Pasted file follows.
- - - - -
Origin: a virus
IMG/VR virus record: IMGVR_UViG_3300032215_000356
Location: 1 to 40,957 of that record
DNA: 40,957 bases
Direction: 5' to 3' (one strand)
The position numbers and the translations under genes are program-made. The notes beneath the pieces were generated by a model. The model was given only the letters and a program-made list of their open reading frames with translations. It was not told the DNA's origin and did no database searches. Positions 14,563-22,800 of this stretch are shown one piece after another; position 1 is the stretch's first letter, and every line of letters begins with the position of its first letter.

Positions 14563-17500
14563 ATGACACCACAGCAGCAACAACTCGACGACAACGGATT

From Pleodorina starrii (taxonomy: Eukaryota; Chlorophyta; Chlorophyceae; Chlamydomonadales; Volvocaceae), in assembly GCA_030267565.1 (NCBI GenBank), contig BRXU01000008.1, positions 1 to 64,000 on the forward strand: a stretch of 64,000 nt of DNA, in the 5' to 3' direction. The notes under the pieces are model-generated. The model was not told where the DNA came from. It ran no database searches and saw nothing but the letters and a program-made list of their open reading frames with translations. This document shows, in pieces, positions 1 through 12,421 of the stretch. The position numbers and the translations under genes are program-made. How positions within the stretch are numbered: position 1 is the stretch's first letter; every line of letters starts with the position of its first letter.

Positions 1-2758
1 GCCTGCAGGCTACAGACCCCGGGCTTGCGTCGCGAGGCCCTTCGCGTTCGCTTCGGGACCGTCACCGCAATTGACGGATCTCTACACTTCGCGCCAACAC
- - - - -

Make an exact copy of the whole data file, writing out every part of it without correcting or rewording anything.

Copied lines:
Origin: a virus
IMG/VR virus record: IMGVR_UViG_3300032215_000356
Location: 1 to 40,957 of that record
DNA: 40,957 bases
Direction: 5' to 3' (one strand)
The position numbers and the translations under genes are program-made. The notes beneath the pieces were generated by a model. The model was given only the letters and a program-made list of their open reading frames with translations. It was not told the DNA's origin and did no database searches. Positions 14,563-22,800 of this stretch are shown one piece after another; position 1 is the stretch's first letter, and every line of letters begins with the position of its first letter.

Positions 14563-17500
14563 ATGACACCACAGCAGCAACAACTCGACGACAACGGATT

From Pleodorina starrii (taxonomy: Eukaryota; Chlorophyta; Chlorophyceae; Chlamydomonadales; Volvocaceae), in assembly GCA_030267565.1 (NCBI GenBank), contig BRXU01000008.1, positions 1 to 64,000 on the forward strand: a stretch of 64,000 nt of DNA, in the 5' to 3' direction. The notes under the pieces are model-generated. The model was not told where the DNA came from. It ran no database searches and saw nothing but the letters and a program-made list of their open reading frames with translations. This document shows, in pieces, positions 1 through 12,421 of the stretch. The position numbers and the translations under genes are program-made. How positions within the stretch are numbered: position 1 is the stretch's first letter; every line of letters starts with the position of its first letter.

Positions 1-2758
1 GCCTGCAGGCTACAGACCCCGGGCTTGCGTCGCGAGGCCCTTCGCGTTCGCTTCGGGACCGTCACCGCAATTGACGGATCTCTACACTTCGCGCCAACAC